Make This Stool at Home for Less Than $5

A new design book by Boston designer Ben Uyeda shows you how.


Photos courtesy of HomeMade Modern

Solid wood furniture is better than particle board, but it can also be surprisingly cheaper, if you’re willing to make it yourself.

Boston designer Ben Uyeda has endless ideas in his new book, HomeMade Modern, and with building materials like steel and concrete, and a focus on sustainability, none of them will leave your space a looking like a hodgepodge of spray painted garage sale finds.

With projects for every room, including outdoor spaces, you can be a non-expert craftsman and create some of these looks. Case in point: here are directions for creating this cool industrial-style stool for less than $5.

Excerpt from HomeMade Modern:

The Concrete Bucket Stool

This is the project that started it all, and my Concrete Bucket Stool still epitomizes exactly what I am trying to do at HomeMade Modern. It’s durable, simple to make, and aesthetically pleasing. This stool looks like it could retail for $50, but you can make it for $5. All you do is mix the concrete right in the bucket, add three dowels for legs while it’s still wet, and let it cure. When you remove it, there’s no damage to the bucket, and you have your very own modern piece of furniture.

Estimated Time: 1 hour plus curing time
Estimated Cost: Under $5

48″-long wooden dowel with a 1¼” diameter
Quikrete 5000 Concrete Mix
5-gallon plastic bucket with a smooth bottom
Concrete blocks or scrap wood
Plastic water bottle
White interior house paint in a semi-gloss finish with a low VOC, or as desired
4 copper pipe caps that have an interior diameter of about 1¼” (optional) (big enough to fit snugly on the end of the dowels)
Construction adhesive (optional)
Washers with an outer diameter between 3/4″ and 1 1/8″ (optional)

Hand saw or circular saw
Measuring cup
Stick, hand shovel, or large mixing spoon
120-grit sandpaper

NOTE: A single 48-inch-long dowel is all you need to make three sturdy legs. Although I used 1¼-inch- diameter dowels for the legs, you can use 1-inch-diameter or 1½-inch-diameter dowels too. An alternative to using dowels for the legs is to use old tool handles.

1. Cut the legs. Cut the 48″ dowel into three 16″ pieces using the ruler, pencil, and either a hand saw or a circular saw.

2. Mix the concrete. Add 3″ of dry concrete to the bottom of a clean, dry bucket. Follow the manufacturer’s recommendation, or mix in approximately three cups of water and stir it thoroughly using a stick, hand shovel, or large mixing spoon until every grain is wet. Add additional water, as needed, until the mix is the consistency of cookie dough. (Don’t overwater the concrete or it will become weak and crumble.)

3. Shake out the bubbles. Mixed concrete has air bubbles trapped inside. Shake and tap the bucket to bring the bubbles to the surface.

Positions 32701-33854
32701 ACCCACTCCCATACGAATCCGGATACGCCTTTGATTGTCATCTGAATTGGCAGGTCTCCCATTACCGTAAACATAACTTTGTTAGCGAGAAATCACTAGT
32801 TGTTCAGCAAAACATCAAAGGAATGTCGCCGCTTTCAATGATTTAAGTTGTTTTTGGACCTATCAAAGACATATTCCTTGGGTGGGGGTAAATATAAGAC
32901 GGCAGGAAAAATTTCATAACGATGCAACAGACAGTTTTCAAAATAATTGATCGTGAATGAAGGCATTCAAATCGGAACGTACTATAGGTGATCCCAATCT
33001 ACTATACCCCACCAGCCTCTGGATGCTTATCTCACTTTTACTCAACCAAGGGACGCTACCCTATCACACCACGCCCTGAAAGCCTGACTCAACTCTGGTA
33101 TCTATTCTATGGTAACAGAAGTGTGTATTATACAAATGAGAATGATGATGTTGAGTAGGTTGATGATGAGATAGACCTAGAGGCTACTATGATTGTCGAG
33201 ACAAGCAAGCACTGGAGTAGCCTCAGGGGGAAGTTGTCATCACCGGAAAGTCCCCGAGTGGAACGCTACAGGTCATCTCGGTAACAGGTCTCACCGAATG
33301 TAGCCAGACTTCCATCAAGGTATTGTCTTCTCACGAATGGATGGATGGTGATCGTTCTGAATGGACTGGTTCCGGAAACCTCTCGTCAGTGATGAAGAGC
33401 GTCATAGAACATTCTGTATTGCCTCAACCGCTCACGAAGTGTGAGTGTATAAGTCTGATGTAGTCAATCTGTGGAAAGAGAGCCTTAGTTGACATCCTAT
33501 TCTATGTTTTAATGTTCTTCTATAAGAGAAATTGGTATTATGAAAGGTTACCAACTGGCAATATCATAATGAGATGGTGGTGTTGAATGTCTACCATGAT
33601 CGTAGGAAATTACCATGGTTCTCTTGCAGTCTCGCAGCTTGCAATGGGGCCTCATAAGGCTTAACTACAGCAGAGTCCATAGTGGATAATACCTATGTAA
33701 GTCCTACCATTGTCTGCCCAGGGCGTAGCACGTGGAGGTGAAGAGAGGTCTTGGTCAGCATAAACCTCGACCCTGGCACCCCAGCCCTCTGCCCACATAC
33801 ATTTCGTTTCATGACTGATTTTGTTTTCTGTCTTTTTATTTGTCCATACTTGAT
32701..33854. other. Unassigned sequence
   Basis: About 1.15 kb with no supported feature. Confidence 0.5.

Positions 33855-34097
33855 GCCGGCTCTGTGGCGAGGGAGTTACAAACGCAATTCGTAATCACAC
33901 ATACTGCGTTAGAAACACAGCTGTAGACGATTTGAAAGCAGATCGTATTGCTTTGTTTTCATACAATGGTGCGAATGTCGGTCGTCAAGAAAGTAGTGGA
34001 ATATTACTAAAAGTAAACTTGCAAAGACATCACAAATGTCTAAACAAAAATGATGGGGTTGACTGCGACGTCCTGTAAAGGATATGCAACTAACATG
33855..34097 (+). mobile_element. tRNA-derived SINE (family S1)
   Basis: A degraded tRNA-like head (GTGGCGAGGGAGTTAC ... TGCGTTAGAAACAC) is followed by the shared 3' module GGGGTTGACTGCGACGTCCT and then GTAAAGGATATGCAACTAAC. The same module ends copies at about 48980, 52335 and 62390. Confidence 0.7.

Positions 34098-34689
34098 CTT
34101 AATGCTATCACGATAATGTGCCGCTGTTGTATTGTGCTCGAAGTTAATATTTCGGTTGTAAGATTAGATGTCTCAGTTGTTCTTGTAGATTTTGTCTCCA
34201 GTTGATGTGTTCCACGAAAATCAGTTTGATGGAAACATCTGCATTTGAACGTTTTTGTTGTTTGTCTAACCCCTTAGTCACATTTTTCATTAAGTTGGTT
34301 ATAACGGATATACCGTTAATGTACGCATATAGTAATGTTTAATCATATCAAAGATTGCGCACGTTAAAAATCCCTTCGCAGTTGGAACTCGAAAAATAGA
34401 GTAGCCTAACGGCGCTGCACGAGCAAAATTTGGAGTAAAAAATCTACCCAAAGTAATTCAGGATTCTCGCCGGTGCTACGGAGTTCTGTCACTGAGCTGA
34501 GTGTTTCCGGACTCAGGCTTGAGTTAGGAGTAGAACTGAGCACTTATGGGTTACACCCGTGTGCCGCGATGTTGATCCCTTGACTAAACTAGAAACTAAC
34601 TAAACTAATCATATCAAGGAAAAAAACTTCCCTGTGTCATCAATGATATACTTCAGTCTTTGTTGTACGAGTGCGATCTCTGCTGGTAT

4. Place the legs. Once the concrete has settled and most of the air bubbles are out, place the three dowel legs into the bucket, one at a time, 1½” deep into the concrete mixture, then let them rest against the sides of the bucket.


Photos courtesy of HomeMade Modern

5. Let the concrete cure. Wait 20 hours for the concrete to cure. Remove the bucket by bending the sides outward a few times in each direction to loosen the concrete, then pull the stool out by the legs.

6. Sand the edges. The concrete has not yet fully hardened and should be pretty easy to work with. Use 120-grit sandpaper to smooth the edges by hand.

7. Dip-dye the legs. Elevate the stool by placing it on top of concrete blocks or scrap wood to suspend the legs off the floor. Cut the top off the plastic water bottle and fill it with paint. Dip each leg into the bottle filled with paint. Allow the paint to dry completely.


8. Level out the legs with pipe caps. If your stool sits level on the floor, you’re done. You can add pipe caps secured with construction adhesive to the bottom of each leg as a decorative element. Or, if one of the legs is shorter than the others, add a few washers to the cap before attaching it with the glue to make the leg even with the rest.


Photos courtesy of HomeMade Modern

What can go wrong?

Uneven legs.

The legs can settle in the wet concrete unevenly. If this happens, trim them until they’re level using a hand saw or multi-tool while the stool is still in the bucket. Use the rim of the bucket as a guide for how much to remove.

The concrete breaks.

If your concrete breaks, you either made it too thin, put the legs too close together or too close to the sides of the bucket, or added too much water. Thankfully, concrete is cheap, so if you mess up, use the legs again for your second try.

The stool sticks in the bucket.

This can happen if your bucket had a rough, scratched interior or was dirty prior to adding the concrete. Flex and bend the bucket to create separation between the walls of the bucket and the concrete. Adding water may help it slide out a bit, and if all else fails, use a heat gun to warm the bucket and soften the plastic.


Use other materials as molds. I used a square metal cake pan to make a 4-legged stool and added cross supports to the legs for additional strength. I used a silicon and glass round cake pan with commercial-grade, white Quikrete Countertop Mix to make a round version. This form worked incredibly well and left the concrete with a glassy, smooth finish. You can also add four longer legs and create a bar stool.

What if you don’t want it anymore?

You can pull the legs out or cut them off to be reused for other projects. Turn the concrete seat into a paver or stepping stone in your yard.


Photos courtesy of HomeMade Modern

Reprinted with permission from HomeMade Modern © 2015 by Ben Uyeda, Running Press, a member of the Perseus Books Group.